See what other Food52 readers are saying.

  • Risottogirl
  • joanne hurynowicz
    joanne hurynowicz
  • beckbjj
  • EL
  • Colleen Stem
    Colleen Stem
I like esoteric facts about vegetables. Author of the IACP Award-nominated cookbook, Cooking with Scraps.


Risottogirl August 19, 2016
I make stock and kimchi from veg scraps, crumbs and strata from sail bread but there is NO way I would do this with a commercially grown pineapple. Compost.
Lindsay-Jean H. September 14, 2016
I too would definitely stick with organic pineapples for this recipe. (And of course, all produce—organic included—should be washed under running water before cutting into it.)
joanne H. March 30, 2016
I have, in the manner if my grandmother and mother saved all my bread ends in a brown paper bag, it doesn't get moldy just really hard . I soaking in broth or water for meatballs or meatloaf, or stuffing and put it in the food processor for crumbs. It has never disappointed me.
beckbjj March 30, 2016
This is a really terrible idea, unless you are 100% confident that you have truly organic pineapple. Grocery store pineapples are grown with a scary cocktail of toxic pesticides.
lynnk March 31, 2016
That's exactly my feeling and reaction to this article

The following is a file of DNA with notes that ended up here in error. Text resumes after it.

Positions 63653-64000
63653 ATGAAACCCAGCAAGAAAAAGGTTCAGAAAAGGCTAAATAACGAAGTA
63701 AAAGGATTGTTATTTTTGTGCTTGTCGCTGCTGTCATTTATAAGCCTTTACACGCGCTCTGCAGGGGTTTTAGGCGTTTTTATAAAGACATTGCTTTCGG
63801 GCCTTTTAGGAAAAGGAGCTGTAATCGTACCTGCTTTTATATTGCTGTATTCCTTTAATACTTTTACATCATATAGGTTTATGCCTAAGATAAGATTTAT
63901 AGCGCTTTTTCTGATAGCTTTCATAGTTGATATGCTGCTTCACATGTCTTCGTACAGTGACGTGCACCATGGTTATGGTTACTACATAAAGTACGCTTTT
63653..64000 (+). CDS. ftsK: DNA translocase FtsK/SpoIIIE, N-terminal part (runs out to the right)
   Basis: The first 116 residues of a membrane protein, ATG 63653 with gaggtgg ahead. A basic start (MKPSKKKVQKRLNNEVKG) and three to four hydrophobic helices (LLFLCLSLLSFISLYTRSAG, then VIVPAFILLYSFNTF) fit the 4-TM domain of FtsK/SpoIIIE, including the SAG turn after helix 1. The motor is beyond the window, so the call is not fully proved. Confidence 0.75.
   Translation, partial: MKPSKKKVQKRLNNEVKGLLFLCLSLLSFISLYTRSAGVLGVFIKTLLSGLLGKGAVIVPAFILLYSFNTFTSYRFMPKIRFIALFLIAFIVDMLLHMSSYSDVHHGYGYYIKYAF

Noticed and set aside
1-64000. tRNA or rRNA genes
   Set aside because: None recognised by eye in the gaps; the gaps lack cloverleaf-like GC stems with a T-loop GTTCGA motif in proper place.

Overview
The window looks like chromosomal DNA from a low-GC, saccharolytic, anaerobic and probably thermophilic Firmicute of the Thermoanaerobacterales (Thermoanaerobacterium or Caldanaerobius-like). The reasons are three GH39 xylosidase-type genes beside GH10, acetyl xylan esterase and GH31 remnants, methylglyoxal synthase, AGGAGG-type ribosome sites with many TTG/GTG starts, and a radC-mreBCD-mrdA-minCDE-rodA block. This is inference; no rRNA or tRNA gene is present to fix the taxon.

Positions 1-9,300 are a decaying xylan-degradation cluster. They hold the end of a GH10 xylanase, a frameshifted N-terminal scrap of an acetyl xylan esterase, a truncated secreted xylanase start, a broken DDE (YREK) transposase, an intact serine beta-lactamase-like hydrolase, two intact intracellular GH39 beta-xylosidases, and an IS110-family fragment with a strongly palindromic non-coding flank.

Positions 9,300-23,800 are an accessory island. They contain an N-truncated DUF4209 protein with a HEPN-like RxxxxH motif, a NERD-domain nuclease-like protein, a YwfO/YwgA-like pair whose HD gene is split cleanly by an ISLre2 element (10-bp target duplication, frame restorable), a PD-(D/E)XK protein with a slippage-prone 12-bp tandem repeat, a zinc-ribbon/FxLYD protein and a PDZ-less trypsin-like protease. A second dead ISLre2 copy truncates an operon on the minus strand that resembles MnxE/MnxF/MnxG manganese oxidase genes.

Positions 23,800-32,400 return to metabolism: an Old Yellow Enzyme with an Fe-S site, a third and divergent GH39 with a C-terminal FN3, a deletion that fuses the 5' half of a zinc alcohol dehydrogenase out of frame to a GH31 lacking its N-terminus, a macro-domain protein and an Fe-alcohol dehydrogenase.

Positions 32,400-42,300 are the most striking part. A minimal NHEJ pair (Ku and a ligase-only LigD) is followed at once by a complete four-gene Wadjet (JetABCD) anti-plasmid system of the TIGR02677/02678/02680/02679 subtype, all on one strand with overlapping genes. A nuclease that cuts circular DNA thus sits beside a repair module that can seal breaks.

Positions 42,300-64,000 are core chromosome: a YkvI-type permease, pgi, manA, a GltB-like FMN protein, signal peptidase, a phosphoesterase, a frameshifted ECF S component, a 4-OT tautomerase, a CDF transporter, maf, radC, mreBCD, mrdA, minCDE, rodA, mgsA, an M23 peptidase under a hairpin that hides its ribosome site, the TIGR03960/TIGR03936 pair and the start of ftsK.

FoodFanaticToo May 23, 2016
That's what I thought too, however, my eyes were REALLY opened by the Guardian article. Thank you for sharing!
EL March 13, 2016
I actively save stale bread to make strata and bread pudding. In fact, I like strata so much that I often go out of my way to get stale bread for it. You do need to add more liquid. For the recipe I use from Smitten Kitchen (which is humungous) I use 10 eggs instead of 8 and 3 cups milk instead of 2 3/4 (for 2 lbs bread). But you can cut it in half pretty easily (even more easily if you use stale bread) and use 5 eggs and 1.5 cups milk (1 lb bread). Also, I've always used the broccoli stalks. I can't imagine throwing them away. Just slice thin and add to stir fry or cut in half and roast them.
Lindsay-Jean H. March 13, 2016
I actively save stale bread too! I think I have an entire freezer shelf devoted to it in different forms.
Colleen S. February 21, 2016
avocado pit beads!
Lindsay-Jean H. March 13, 2016
Cool idea!
Johannan February 20, 2016
Add some rice to make a drink called perapiña.
Sean R. February 19, 2016
You could also make the Peruvian drink, Chicha Morada! It's a pungent, earthy treat made with purple corn, citrus juice, and various spices.
Bascula February 19, 2016
As I mentioned on the Facebook post with this recipe, I would recommend that you scrub the pineapple well before peeling and using the peel. You will remove dirt, bugs, and pesticides that you might not want in your tea.
The T. February 18, 2016
For the tea I s it just the pineapple peels and scraps or the entire pineapple including the fruit?
Laura B. February 18, 2016
Hey there! This recipe calls for just the peels and scraps, the point here is to be able to use the whole fruit, with minimum to none waste, using the fruit itself to make something else, and the peels to make this tea ;)
HalfPint February 18, 2016
You can also make Tepache, an alcoholic brew from Mexico, with the peels,

I've tried it, but I didn't care for the flavor. Just not my cup of tea ;)